more pertinently, i think it is the estrangement i have from the true implications of global warming. yes, i have studied that sea levels are rising, strange things are happening to our climate, low-lying lands of southeast asia are already experiencing its implications, and who are its primary perpetrators! us and the North! upon the South! but do we feel it? might i experience its full-blown implications in this lifetime? i am unsure, i am detached and estranged from direct harm, and perhaps that is why, armed with the knowledge that i have, i remain relatively apathetic. yes, i know this this this and why, but can i really do something? the reality is Yes, of course! it always stems from the individual, the self. i get these momentary spurts of understanding, and then i forget, and i indulge. after all, life is short, and i am merely a quiet fog blending into this careless generation.
i guess this forms one of those momentary (or not!) self-awareness. but i am going to try okay brian, i am going to try! boycott capitalism! don’t fall prey to this consumerist culture! (leech on sis where necessary hahahaha) Sigh. i will still travel (and contribute to the amounts of air pollution) but I will be more careful with my purchases, okay! okay!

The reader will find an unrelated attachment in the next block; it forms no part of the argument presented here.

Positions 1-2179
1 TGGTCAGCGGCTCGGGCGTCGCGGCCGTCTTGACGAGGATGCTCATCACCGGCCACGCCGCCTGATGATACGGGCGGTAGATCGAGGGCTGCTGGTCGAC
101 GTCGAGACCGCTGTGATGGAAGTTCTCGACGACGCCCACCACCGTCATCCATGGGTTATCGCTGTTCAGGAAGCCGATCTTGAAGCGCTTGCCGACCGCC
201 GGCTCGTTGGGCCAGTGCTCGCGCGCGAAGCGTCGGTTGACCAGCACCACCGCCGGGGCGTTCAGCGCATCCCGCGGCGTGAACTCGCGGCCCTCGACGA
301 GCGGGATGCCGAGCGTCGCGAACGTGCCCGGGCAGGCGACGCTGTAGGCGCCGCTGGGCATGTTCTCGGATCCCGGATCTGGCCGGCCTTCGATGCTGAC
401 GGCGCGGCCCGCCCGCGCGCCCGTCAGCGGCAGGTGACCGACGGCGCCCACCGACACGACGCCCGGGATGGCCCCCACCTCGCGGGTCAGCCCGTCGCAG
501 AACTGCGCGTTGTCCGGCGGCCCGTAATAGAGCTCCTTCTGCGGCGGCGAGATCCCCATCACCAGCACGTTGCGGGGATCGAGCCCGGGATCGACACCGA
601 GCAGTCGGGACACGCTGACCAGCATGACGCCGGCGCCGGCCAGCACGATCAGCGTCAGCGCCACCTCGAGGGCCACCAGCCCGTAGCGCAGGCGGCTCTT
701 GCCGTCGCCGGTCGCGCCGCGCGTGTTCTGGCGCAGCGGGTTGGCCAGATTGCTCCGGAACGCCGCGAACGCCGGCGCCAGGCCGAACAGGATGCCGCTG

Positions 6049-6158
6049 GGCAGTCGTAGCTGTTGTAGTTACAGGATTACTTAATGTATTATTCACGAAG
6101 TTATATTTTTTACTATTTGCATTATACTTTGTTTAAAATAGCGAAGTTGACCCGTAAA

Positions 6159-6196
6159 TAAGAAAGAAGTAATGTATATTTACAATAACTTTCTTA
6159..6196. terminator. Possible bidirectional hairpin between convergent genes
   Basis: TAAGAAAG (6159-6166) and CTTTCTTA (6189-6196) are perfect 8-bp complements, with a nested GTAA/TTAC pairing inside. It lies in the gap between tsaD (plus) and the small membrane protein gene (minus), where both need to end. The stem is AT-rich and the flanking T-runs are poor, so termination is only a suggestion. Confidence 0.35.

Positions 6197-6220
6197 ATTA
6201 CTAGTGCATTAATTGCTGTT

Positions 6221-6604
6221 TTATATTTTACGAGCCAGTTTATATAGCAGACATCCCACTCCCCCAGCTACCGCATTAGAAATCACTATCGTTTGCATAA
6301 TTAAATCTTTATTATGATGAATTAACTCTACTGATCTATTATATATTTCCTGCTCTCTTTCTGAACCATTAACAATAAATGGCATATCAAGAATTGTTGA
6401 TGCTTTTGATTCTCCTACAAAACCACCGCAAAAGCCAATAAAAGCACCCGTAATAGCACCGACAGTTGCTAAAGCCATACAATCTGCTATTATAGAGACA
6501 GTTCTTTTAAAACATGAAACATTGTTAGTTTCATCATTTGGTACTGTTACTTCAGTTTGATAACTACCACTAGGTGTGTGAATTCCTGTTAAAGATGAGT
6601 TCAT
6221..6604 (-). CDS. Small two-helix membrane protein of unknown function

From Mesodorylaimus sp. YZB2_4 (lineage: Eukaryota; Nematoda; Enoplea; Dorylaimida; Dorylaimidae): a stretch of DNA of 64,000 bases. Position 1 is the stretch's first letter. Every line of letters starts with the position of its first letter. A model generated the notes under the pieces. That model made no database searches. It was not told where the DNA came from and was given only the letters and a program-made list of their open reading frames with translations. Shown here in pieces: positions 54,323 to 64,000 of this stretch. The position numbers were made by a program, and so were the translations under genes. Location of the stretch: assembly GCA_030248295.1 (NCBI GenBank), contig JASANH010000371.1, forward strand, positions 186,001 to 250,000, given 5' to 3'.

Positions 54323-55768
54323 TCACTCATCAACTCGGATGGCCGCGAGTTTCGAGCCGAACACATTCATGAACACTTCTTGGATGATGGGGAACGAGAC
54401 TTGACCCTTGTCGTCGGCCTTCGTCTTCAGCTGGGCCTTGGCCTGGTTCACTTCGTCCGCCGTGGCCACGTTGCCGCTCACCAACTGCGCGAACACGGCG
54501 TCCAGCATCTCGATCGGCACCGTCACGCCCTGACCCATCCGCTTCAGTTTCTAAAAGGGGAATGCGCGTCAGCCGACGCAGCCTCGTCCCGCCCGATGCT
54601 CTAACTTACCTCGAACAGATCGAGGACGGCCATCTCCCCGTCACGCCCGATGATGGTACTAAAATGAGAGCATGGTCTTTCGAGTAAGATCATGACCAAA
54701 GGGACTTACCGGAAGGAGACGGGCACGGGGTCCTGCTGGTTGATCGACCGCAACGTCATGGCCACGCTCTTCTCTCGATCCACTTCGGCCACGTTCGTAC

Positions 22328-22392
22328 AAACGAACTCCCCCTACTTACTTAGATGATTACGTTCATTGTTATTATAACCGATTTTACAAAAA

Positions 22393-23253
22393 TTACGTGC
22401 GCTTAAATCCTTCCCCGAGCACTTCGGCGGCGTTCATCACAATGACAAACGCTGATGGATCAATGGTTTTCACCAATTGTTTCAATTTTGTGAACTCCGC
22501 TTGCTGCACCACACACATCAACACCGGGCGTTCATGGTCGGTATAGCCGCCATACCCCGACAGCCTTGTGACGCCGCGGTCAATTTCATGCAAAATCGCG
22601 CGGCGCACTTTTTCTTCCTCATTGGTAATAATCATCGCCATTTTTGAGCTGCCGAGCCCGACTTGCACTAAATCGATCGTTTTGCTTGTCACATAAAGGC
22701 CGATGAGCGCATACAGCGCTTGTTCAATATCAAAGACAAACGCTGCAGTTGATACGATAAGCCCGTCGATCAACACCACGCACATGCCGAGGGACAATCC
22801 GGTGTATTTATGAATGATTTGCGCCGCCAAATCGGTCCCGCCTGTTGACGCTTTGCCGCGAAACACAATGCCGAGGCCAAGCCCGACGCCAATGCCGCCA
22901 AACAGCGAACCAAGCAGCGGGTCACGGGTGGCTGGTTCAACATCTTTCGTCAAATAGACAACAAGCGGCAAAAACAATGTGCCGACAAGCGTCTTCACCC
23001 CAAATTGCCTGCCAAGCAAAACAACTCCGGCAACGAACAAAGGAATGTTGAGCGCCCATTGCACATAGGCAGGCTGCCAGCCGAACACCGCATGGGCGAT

i suddenly recall the conversations I had with German writer on the bus in Cologne, with Paco, the Indian shopkeeper in Barcelona, Beck. These long conversations that evoked such similar feelings. It’s strange to think that I still remember them, and as always I wonder if our meeting struck them the same way it struck me.

I chanced upon the ABC Bakery and Cafe along Pham Ngu Lao. It had a lovely ambience as I sat down for an afternoon break.

42,000VND for SMOOTHIE + danish apple pastry + wifi + aircon = $2.70sgd

On my last night, I met Dũng. He took me on his motorbike around HCM. We zoomed down along the roads, me with my helmet, hands carefully placed on the shoulders of a stranger I had only met about half an hour ago (with 60 references! I am no complete idiot) but sometimes, sometimes, I wonder how my older self would be. Would i still be like this? acting inconsequentially? (but was this so? hmm not for me, not for this, for now.)
We talked about music, movies, culture, dreams. I love hearing about people’s dreams, what they strive to achieve. It always interests me how people my age (or further) hold ideals that are different from mine, lifepaths they set to lead that I wouldn’t have conceived of. For him, I hope his English education will bring him further, his motorbike tour company will take off and maybe someday his sincerity will bring him to great heights. Perhaps when I return to Saigon again, he will be his own boss.


We have the most amazing chats, we do.
Tonight we talked about Time. Time and the semblance of it. Time as a creation, a manmade construction – i pointed out as i thought about the Daylight Saving Time. Time as malleable, shifting, changing if we all agree. Time as a provision for structure.